A place where fantasy blurs with reality and where wonder comes to life. A place where you can run through the Shire just like Bilbo did, yelling "I'm going on an adventure!" and where you really feel like maybe you are, too.
Hobbiton, where you can knock on the tiny doors and half expect a hobbit to poke its head out and ask you why you're bothering them. You can hang out under the party tree in the field. You can skip across the stone bridge to the Green Dragon for a refreshing glass of ginger beer.
We spent a most glorious morning visiting Hobbiton, where the original movie set from the Lord of the Rings and The Hobbit has been preserved in partnership between Peter Jackson (the producer) and the Alexander family (who own the 1200 acre farm on which the set resides) to last for generations of LOTR fans to come and explore.
The tour runs for two hours. The tour begins with a short bus ride from the Shire's Rest (the visitor's centre) through rolling hills to the movie set. You arrive at the entrance to Hobbiton, where a sign proudly pronounces just that.
Then, you are expertly guided up and down the little paths, beginning first with the high-walled trail both where Gandalf comes riding along in his horse and cart just before Frodo declares that he's late and where Bilbo, in The Hobbit, runs out of the Shire declaring he is off on an adventure.
More than forty hobbit holes are preserved among the rolling hills of the farm in varying colours with all sorts of knick-knacks on display outside the homes. Each demonstrates what the residing hobbit does - from fishing to painting and baking to wood chopping.
At the top of the hill, nestled under the famous oak tree (which is actually fake and was created just for the films!), you'll find Bag End with the Baggins' home. It's one of the few that has an open door with a few small props to signify the inside of the home. In truth, all the filming inside any of the hobbit holes was done in a studio in Wellington, but it's sweet to imagine that actually, they're all right here.
Then, you'll walk back down the hill past a few more holes and across the party field with the massive party tree, where Gandalf ignites his famous fireworks for Bilbo's 111th birthday! You can almost hear the merry chatter in the distance!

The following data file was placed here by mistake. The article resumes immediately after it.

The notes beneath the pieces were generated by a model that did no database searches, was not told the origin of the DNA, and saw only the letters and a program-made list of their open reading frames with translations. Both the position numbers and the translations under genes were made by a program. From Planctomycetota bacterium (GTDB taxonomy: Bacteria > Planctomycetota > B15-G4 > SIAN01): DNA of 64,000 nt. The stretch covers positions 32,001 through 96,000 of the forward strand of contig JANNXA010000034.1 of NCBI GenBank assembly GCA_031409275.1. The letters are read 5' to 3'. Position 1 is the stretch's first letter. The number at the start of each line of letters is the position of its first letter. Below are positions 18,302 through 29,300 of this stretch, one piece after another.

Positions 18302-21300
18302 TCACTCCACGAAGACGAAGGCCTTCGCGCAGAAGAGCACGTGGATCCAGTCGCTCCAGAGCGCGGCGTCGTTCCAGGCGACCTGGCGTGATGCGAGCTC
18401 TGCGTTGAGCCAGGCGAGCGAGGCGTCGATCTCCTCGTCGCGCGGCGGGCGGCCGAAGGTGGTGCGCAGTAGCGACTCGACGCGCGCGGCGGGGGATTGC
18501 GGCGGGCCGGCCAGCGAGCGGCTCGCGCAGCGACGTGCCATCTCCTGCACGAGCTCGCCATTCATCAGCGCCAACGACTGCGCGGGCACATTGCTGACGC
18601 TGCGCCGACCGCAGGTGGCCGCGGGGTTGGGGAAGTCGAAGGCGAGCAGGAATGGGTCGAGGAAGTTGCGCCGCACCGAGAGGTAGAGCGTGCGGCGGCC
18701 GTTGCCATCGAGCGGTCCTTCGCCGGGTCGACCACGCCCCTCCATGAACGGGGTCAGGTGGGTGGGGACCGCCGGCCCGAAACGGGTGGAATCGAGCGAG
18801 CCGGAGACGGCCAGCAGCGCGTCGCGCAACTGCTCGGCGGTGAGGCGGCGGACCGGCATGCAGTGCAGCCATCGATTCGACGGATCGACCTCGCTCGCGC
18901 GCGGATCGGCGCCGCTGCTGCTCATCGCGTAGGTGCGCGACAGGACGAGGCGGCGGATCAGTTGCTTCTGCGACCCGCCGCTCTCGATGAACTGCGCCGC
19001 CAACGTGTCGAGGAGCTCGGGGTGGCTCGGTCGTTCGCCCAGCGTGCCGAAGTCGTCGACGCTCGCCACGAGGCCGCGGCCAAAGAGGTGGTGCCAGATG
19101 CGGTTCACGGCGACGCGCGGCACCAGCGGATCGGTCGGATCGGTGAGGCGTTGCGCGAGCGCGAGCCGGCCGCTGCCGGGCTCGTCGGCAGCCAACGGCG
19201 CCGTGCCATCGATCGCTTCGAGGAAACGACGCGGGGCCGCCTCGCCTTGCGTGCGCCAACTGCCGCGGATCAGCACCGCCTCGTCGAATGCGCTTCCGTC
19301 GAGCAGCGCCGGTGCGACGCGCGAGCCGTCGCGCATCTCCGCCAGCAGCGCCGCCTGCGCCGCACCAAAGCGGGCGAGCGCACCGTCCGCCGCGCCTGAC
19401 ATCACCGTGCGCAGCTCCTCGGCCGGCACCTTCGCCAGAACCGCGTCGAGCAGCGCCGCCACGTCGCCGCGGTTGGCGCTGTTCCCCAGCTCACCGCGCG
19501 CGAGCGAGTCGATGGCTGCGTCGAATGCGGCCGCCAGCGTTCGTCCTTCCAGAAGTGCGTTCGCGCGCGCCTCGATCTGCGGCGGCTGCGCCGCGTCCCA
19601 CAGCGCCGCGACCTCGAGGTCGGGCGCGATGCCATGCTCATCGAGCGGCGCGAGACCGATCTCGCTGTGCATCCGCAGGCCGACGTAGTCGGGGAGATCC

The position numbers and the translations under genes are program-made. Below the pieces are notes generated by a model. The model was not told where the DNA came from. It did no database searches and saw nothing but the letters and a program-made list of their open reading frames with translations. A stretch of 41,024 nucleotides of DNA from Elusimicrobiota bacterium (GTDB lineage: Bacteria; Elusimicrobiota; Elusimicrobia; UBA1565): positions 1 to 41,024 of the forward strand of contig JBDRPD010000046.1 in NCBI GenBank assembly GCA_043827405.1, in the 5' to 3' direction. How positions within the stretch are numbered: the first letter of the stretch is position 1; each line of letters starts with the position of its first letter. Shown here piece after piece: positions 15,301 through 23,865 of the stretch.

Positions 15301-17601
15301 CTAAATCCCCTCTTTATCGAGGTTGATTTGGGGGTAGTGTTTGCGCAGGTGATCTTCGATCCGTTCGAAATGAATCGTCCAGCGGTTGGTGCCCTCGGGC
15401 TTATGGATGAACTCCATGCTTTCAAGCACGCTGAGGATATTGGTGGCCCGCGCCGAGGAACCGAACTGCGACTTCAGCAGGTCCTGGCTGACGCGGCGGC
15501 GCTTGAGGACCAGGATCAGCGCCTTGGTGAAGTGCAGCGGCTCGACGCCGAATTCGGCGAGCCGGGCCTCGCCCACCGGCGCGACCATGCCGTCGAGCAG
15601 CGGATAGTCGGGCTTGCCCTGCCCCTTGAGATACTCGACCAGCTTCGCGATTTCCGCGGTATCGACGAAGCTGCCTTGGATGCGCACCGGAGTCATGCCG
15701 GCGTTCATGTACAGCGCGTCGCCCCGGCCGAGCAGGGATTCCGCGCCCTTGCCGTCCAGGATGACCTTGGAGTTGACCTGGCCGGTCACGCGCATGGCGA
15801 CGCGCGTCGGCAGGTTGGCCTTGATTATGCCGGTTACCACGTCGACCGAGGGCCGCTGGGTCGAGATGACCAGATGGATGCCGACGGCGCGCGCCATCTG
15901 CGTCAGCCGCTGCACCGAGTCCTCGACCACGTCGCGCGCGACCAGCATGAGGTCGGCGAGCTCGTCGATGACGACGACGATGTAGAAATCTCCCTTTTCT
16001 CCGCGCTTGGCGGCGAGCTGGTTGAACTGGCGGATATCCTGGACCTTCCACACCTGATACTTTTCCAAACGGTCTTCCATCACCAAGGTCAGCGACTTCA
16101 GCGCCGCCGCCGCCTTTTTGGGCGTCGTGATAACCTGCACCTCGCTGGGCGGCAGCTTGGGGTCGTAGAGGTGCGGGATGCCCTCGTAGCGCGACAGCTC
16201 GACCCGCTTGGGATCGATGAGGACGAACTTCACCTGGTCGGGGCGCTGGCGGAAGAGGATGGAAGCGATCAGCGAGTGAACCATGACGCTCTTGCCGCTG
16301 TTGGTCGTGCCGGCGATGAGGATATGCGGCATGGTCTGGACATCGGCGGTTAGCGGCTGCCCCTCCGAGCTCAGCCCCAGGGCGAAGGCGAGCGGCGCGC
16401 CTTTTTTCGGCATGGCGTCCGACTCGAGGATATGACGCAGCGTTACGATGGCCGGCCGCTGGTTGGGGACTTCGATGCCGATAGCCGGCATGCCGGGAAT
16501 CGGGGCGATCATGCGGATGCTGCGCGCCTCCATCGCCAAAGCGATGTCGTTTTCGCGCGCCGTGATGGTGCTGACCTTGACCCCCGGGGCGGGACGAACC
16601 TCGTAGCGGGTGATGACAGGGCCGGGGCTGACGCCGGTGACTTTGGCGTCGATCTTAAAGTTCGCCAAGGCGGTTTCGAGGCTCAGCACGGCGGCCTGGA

Then, you'll cross the stone bridge past the mill, the water wheel steadily turning for all eternity, to the Green Dragon. Here, joyful music welcomes you inside where a roaring fire, plenty of comfy seating and a drink of ginger beer awaits!
A different tour option includes an evening banquet at the Green Dragon - an experience I'd love to participate in to share in happy conversation over a massive shared meal, much as the hobbits must have done.
At the end, you'll head back the way you came, passing the lake with an incredible reflection of the Shire, famously seen in The Hobbit: An Unexpected Journey. It's a delightful way to reflect back on the fantasy you just got to experience.
The bus then drops you back at the Shire's Rest where, if you so please, you can browse the gift shop and cafe.
I must say, this tour was worth every penny. The magic came alive for a just a few moments under the sunshine. We were also exceptionally lucky to visit just as the tour reopened after the COVID-19 lock down. We were on one of just six tours operating that day which meant that less than 250 people visited the Shire the day we did. For comparison, in the high season, 100 tours run each day which means ~3500 visitors on the set each day. Lucky, to say the least!